It has long been recognised that gonorrhoea and, more recently, mycoplasma genitalium are at risk of becoming untreatable diseases due to the ongoing threat of antimicrobial resistance. Community health and care professionals and providers of specialist services can have an impact by:. Health and care professionals should be aware of the interventions at population level, which include:.

PHE has developed sexual and reproductive health profiles to support local authorities and others to monitor the health of their populations and the contribution of local public health related systems. PHE has also produced guidance to help health professionals including local government, service providers and commissioners understand the sexual health data available across England and how the data can be accessed.

This information provides an overview of the information available on STIs , HIV , contraception, conception and abortion and where to access it. It is divided into indicators used for tracking progress , detailed local information collation and interpretation of local intelligence and national resources tables and reports. As a health and care professional there are a range of reasons why it makes sense to measure your impact and demonstrate the value of your contribution.

This could be about learning and improving your own practice and sharing what has worked well in order to benefit your colleagues and local people or help you with your professional development. The Everyday Interactions Measuring public health impact pathways toolkit provides a quick, straightforward and easy way for health care professionals HCPs to record and measure their public health impact in a uniform and comparable way.

PHE has also developed resources for practitioners to undertake evaluations of interventions or projects in sexual health, reproductive health and HIV services, which will help in measuring outcomes. Sexual and Reproductive health information is provided via the national programme Sexwise commissioned by PHE. Sexual and Reproductive health information for professionals is provided via the national programme Sexwise commissioned by PHE.

They can be used as a reference point for healthcare professionals to inform prioritisation and planning. The Teenage Pregnancy Prevention Framework PHE -LGA provides guidance for local areas on maintaining reductions and narrowing inequalities in under 18 conception rates, with a self-assessment checklist to identify and address gaps. The Framework for supporting teenage mothers and young fathers PHE -LGA sets out the importance of dedicated support for young parents and the contribution of all agencies to a coordinated care pathway.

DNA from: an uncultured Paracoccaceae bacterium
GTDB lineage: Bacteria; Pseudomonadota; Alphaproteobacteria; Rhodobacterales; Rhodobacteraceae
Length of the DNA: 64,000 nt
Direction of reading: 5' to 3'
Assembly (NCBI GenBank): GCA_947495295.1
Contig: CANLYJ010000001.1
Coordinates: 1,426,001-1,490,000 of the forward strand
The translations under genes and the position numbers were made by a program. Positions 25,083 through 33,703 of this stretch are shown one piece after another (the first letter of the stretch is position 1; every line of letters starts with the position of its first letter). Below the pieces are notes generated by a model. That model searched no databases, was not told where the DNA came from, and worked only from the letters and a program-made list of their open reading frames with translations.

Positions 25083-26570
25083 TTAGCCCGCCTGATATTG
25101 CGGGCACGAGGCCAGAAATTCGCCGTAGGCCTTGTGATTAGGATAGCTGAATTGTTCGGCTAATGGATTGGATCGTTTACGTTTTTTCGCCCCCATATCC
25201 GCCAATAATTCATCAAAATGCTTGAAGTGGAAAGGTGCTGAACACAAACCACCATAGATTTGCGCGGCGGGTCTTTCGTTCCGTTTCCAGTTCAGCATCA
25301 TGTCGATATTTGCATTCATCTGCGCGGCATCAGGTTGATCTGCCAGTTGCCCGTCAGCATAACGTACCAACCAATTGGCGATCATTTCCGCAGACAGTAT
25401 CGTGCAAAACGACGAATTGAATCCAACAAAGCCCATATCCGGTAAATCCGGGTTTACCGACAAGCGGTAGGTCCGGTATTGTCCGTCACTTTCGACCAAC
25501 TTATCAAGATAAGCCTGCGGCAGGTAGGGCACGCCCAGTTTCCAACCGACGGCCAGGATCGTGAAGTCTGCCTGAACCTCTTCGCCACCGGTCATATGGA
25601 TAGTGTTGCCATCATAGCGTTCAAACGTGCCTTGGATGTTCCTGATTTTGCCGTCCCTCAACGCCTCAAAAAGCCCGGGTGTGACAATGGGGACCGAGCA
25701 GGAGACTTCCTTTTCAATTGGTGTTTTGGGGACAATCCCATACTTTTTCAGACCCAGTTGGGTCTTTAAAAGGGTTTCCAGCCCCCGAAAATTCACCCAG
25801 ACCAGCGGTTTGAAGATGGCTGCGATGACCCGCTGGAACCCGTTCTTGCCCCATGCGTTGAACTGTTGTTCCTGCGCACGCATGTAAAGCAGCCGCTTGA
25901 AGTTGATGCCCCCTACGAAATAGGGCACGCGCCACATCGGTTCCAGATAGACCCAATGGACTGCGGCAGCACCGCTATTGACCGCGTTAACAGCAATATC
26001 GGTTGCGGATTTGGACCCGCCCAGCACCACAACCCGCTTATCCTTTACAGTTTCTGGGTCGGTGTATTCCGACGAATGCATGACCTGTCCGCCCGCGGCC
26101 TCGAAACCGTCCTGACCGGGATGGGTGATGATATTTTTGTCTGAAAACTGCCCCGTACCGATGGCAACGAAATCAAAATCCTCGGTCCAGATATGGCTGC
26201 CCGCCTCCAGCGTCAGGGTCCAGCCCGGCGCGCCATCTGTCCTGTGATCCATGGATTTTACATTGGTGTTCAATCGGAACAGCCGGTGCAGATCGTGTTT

The Syphilis action plan PHE provides guidance to optimise the four pillars that are essential to syphilis control and prevention: increase testing frequency of high-risk MSM and re-testing of syphilis cases after treatment; deliver partner notification to British Association for Sexual Health and HIV BASHH standards; maintain high antenatal screening coverage and vigilance for syphilis throughout antenatal care; and sustain targeted health promotion.

The aim of the programme is to control chlamydia through early detection and treatment of asymptomatic infection, so reducing onward transmission and the consequences of untreated infection.

Contraceptive services for under 25s PH51 is for NHS and other commissioners, managers and practitioners who have a direct or indirect role in, and responsibility for, contraceptive services. This includes those working in local authorities, education and the wider public, private, voluntary and community sectors.

It offers best-practice advice for all women of reproductive age who may wish to regulate their fertility using LARC methods. HIV testing: increasing uptake among people who may have undiagnosed HIV NG60 This guidance covers how to increase the uptake of HIV testing in primary and secondary care, specialist sexual health services and the community. It describes how to plan and deliver services that are tailored to the local prevalence of HIV , promote awareness of HIV testing and increase opportunities to offer testing to people who may have undiagnosed HIV.

HIV testing: encouraging uptake QS This quality standard covers interventions to improve the uptake of HIV testing among people who may have undiagnosed HIV. It focuses on increasing testing to reduce undiagnosed infection in people at increased risk of exposure. It describes high-quality care in priority areas for improvement. Sexually transmitted infections and under conceptions: prevention PH3 is guidance is for professionals who are responsible for, or who work in, sexual health services.